I think hippo just wants to see if a tree can puke.   

       I'm not in favour of giving a tree latitude. Hey, if you go easy on them in the beginning, what are you going to do when they grow up? Our beautiful forests will be overrun by unruly gangs of teenaged trees. There'd be graffiti all over the rocks and woodland creatures. And don't get me started on Emo or Goth trees...
Canuck, Jan 07 2010
  

       Don't jinx them by careful, nurturing placement. Pretend you're mother nature. Twist the crown, drop them unceremoniously into a swallow divet, kick some dirt and leaves over as cover, and water just where your shadow falls. Trillions of growing things, she must know something about the process.
reensure, Jan 07 2010
  

       <waves>
po, Jan 07 2010
  

       *hugs*
reensure, Jan 07 2010
  

       <grins>
po, Jan 07 2010
  

       That's a good link by [lurch]. But these little pines that they put in the ground are tough wee trees. They come completely frozen, they get stuffed in planting bags so they are crushed against each other. The tree planters are probably students on summer break who are on the pot. They are getting ten cents a tree. They are walking and planting over a terrain covered in debris from logging machines. The most insane insects that nature ever devised are boring holes and feasting upon the planters' tissues. Every two steps the planters jab their shovels into the ground sometimes (more than half of the time) striking the sedimentary rock of the Earth's crust because most of the soil has eroded away sending a shock up their arms inflaming tendons and positively punishing a behavior they must repeat causing psychological dissonance and distress. In places where it hasn't they may be planting in countless feet thick of moss and trees don't grow in moss but they plant them in it anyway because they are getting paid per tree. The planting technique even when perfect soil is found often may damage the seedling's fragile roots because it involves an ungraceful stomp to close the hole. Then the planters realize they are not saving the planet which initially motivated them but working on a hyper-industrial-capitalist tree farm and they are not reforesting but planting a mono-culture that threatens biodiversity and are merely pawns in the logging industry capitalists argument for destroying the Earth, that they are replanting. But I mean it could just be because of phototropism.
rcarty, Jan 09 2010
  

       All very good points, but now stepping back from reforestation for a second, which is just what got me to wondering in the first place, how about the twenty hedging cedars you just bought at thirty bucks a piece for your landscaping project, which you oh so careful picked from hundreds because they were at the time the healthiest, and then painstakingly planted in just the right soil conditions at just the right spacing and tamping with just the right amount of fertilizer and daily watering only to have six of them start turning brown and die while the rest of them take to it like a pig to mud?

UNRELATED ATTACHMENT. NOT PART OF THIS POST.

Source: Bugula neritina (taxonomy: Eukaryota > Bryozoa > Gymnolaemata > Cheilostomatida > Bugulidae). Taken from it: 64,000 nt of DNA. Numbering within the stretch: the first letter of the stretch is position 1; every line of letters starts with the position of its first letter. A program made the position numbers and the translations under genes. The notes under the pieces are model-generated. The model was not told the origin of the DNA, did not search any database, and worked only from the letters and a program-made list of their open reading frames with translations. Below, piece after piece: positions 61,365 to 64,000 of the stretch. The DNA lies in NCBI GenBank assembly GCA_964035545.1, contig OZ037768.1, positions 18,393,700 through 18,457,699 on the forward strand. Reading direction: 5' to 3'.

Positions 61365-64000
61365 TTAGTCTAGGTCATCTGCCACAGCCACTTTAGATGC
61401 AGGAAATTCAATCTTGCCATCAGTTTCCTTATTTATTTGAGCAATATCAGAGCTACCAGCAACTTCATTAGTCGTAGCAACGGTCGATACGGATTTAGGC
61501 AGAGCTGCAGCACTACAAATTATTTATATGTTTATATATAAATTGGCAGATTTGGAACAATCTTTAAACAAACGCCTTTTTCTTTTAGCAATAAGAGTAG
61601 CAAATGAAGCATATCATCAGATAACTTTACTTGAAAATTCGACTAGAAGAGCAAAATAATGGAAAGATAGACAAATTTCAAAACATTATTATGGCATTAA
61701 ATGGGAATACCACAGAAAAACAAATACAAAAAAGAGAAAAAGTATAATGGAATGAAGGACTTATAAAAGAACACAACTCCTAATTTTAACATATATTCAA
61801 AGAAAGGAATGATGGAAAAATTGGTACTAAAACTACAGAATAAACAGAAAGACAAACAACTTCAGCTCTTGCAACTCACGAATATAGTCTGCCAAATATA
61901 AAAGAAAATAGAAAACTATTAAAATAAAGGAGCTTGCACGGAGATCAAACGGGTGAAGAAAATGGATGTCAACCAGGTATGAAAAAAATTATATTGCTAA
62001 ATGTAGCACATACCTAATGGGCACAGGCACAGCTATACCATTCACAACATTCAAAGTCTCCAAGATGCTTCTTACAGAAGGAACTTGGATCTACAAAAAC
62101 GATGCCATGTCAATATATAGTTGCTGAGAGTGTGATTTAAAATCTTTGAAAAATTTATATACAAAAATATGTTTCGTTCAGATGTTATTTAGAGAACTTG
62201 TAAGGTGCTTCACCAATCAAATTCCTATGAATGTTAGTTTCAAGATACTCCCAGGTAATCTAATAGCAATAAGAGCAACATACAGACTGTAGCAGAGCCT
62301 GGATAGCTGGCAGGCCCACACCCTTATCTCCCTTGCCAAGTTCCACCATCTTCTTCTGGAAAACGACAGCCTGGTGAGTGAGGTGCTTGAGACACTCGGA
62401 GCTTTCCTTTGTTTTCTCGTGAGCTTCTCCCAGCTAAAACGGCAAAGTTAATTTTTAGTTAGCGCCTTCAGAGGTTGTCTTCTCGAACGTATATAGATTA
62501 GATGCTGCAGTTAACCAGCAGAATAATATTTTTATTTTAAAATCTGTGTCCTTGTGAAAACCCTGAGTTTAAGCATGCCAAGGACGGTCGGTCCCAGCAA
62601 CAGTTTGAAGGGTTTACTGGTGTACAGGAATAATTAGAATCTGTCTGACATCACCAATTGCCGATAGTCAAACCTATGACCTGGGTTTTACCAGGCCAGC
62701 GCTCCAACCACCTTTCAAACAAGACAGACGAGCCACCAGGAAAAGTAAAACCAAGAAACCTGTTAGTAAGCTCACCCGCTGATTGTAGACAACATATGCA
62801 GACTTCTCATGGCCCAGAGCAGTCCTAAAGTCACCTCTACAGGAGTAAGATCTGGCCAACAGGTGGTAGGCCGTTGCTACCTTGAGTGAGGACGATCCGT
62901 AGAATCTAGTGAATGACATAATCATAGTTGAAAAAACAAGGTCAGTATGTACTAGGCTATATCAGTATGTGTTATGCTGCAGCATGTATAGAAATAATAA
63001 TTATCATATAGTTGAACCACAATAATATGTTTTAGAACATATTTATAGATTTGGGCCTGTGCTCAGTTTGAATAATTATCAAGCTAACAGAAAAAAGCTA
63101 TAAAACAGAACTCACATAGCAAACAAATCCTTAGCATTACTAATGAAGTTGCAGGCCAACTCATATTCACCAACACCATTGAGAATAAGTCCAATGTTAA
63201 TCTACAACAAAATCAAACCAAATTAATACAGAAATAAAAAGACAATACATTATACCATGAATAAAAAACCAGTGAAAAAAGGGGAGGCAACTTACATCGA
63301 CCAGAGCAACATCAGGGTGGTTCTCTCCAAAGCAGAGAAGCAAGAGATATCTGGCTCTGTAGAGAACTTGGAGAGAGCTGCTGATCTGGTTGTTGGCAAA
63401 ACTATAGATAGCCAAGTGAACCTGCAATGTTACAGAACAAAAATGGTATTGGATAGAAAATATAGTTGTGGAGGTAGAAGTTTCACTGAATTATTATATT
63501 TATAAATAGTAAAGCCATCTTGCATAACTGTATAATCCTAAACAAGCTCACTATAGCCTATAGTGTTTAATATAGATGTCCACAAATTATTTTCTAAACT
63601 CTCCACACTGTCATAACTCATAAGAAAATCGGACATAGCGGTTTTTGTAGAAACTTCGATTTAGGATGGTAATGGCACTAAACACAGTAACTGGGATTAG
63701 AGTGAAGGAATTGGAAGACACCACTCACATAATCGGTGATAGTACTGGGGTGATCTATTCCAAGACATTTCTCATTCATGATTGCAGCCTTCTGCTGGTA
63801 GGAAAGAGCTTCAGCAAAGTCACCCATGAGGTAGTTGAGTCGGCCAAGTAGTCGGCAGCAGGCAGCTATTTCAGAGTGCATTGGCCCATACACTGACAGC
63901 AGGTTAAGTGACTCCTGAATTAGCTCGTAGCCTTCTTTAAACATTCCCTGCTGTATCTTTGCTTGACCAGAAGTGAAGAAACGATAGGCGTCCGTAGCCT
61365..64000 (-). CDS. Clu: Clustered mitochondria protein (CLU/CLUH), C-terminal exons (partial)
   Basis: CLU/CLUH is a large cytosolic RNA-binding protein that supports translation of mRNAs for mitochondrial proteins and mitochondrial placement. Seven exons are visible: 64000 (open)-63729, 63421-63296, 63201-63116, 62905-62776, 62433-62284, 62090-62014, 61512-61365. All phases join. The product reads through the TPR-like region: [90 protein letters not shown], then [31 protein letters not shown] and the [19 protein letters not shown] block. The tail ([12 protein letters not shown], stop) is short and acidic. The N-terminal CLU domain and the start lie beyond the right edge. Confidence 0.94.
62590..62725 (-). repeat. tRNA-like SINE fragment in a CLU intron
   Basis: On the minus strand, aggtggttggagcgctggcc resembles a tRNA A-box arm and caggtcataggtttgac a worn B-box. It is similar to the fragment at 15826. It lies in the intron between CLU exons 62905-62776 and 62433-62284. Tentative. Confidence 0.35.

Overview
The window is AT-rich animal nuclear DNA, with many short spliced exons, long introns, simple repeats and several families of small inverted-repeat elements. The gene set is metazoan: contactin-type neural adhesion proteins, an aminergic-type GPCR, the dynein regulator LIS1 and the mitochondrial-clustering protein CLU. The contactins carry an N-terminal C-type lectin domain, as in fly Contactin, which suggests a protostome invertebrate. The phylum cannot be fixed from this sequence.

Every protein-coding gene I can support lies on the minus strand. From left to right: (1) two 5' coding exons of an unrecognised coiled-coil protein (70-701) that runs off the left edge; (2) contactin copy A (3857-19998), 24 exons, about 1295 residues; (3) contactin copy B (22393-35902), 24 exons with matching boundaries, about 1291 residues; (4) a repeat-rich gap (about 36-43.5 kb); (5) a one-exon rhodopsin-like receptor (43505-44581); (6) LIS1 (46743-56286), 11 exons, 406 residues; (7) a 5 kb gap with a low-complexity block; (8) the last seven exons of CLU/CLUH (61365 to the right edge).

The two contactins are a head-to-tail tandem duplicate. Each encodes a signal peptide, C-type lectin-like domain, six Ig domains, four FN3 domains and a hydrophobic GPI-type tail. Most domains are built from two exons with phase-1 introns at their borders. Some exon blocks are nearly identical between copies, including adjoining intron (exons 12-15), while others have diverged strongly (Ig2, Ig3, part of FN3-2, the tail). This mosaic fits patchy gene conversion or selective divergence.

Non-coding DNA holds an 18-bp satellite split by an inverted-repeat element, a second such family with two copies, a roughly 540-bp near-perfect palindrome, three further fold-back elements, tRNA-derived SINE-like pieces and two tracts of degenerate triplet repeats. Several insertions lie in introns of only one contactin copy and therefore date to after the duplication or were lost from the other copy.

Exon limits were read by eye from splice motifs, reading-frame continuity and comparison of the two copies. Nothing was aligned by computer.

If it were found that germination develops in accordance with sun direction, or as 8th of 7 suggested magnetic field lines, then think of the difference it would make to landscaping, gardening and agriculture practices.   

       I think that the potential benefits far outweigh the cost of the experiments to determine this.   

       swamp cedar or another type? My experience with those ones is they wait to die until they are replanted. I think it has something to do with their new growth being cut off when the roots are separated.
rcarty, Jan 09 2010
  

       Usually thuja around here in burlap root balls, or pots. They start them in little peat containers and keep potting them up without disturbing the roots and even then some of them die for no discernable reason.   

       is there a definitive'ish period of time before some of them die ? perhaps selling trees several months apart in age would be a solution: if some die, just plant older trees when it's time; lighten the odds up.
FlyingToaster, Jan 09 2010
  

       Not that I've noticed. It's been several years since I worked in a nursery but it seems to me that some died every time we potted up or moved them around to make room for other stock.